If unsure, consult the locals. This is how they hike up; it's nothing new to them. It's also more tranquil and safer than the major road.

Once in the forest, follow the steep way up until you see the main road. Depending on your level of fitness, the uphill hike takes two to three hours.

Regretfully, to get to the mountain's base, you will need to cross over onto the main road for about 50 meters. You will know you are headed in the correct direction when you see a little wooden ticket office and a large map enclosed in a wooden frame.


Map of the Lang Biang Mountain Trail

Below is a Google map of the Lang Biang walking track to the summit. A tiny eatery close to the entry gate serves as the starting point, which is indicated below.

Disregard the time indicated; the climb is rather steep in some spots and will probably take longer than this, so give yourself plenty of time.

Get ready for the hike up Lang Biang Peak.

Eat a healthy breakfast first thing in the morning. You should make sure you eat a substantial breakfast before starting the hike, as it will take up at least half of your day.

As an alternative, you can purchase food at the park's entry. There are several locations to purchase water, coffee, and Bánh mì (baguette sandwiches) at the parking lot or right outside the gate.

Put on cozy shoes and bring a sweatshirt or a raincoat. While hiking, the weather might change rapidly. At 2,167 meters above sea level, it's chilly and windy as well.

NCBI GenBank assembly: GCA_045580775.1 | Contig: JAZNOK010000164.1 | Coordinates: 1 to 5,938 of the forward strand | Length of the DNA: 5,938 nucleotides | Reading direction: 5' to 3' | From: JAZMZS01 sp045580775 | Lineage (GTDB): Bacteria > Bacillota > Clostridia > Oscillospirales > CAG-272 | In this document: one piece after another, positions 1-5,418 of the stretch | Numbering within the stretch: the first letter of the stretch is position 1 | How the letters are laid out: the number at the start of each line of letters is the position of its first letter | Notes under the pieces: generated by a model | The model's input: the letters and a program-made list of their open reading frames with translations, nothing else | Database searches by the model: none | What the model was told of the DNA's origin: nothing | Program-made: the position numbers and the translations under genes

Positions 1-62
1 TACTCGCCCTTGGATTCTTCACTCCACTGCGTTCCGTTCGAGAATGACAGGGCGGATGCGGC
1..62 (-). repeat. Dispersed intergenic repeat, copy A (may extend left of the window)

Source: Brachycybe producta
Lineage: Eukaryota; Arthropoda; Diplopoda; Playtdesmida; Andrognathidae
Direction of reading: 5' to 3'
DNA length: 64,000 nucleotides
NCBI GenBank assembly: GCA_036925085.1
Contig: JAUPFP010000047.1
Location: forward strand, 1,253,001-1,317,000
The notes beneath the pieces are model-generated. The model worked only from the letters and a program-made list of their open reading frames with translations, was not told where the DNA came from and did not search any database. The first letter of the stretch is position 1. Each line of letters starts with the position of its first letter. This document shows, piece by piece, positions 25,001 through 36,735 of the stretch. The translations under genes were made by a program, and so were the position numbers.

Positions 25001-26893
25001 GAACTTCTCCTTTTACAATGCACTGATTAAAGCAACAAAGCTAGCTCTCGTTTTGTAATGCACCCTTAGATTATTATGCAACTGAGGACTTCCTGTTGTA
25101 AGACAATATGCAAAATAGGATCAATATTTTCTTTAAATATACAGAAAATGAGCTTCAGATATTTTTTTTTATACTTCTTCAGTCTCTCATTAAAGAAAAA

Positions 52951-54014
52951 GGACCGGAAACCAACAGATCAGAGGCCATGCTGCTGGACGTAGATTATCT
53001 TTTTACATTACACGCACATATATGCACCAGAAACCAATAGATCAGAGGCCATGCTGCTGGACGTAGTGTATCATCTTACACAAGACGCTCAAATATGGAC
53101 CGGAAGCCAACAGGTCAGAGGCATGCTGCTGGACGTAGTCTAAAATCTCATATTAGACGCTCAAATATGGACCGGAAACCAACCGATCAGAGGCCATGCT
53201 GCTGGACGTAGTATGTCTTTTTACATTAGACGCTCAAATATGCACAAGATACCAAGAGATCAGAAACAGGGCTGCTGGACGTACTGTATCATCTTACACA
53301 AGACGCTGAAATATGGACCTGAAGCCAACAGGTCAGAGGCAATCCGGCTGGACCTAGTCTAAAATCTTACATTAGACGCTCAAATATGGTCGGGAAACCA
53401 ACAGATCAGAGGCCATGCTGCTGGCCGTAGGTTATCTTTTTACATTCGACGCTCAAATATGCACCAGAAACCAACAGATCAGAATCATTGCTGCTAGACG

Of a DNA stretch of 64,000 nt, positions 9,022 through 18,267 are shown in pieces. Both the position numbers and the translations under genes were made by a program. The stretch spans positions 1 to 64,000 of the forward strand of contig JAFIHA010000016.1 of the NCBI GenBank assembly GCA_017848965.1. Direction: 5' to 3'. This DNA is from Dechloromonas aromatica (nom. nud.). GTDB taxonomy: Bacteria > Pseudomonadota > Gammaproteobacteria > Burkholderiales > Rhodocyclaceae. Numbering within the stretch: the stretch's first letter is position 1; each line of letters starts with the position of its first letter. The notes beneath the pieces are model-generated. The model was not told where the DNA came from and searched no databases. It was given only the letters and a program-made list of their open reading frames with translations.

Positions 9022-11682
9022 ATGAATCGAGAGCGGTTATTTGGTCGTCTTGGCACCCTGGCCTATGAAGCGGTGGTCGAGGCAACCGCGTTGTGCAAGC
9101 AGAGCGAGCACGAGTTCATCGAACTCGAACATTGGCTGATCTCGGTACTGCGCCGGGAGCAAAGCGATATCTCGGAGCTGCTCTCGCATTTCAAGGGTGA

Bring plenty of water and some snacks, but avoid anything really salty. You will need at least one 1-liter bottle, if not more, each person because the climb is hard and steamy.


How Does Climbing Da Lat's Tallest Peak Feel?

The trek to the top of Lang Biang can be a little difficult if you are not accustomed to hiking. However, the national park is also stunning, with an abundance of flora and expansive vistas during clear skies.

The journey becomes narrower and darker as you ascend the mountain, passing through a jungle. Abruptly, the forest disappears into the light mist. Fortunately, it becomes colder too.

Though the journey seemed never-ending, there are markers along the way that indicate how much climbing is still left. At times, we would have liked not to know. We were hot, sweaty, and dehydrated.

The final 260 meters are the hardest. The ascent seems to take forever at this point. The hardest part of this ascent, though, isn't the steep one. The big steps are the ones that demand a lot of strength and stamina to climb.

With a few more steps to go, you will almost reach the peak.

Enjoy Langbiang at 2,167 Meters Above Sea Level

If you're lucky, you can get sweeping vistas of the most notable parts of Vietnam from the peak. Don't let the mountain's fog cover deter you, though. It frequently occurs.

Take a seat on the grass, take a breath, unwind. Eventually, the mist will clear.

Even though the sweeping views of Da Lat aren't the most breathtaking from the summit, completing the challenge is still worthwhile.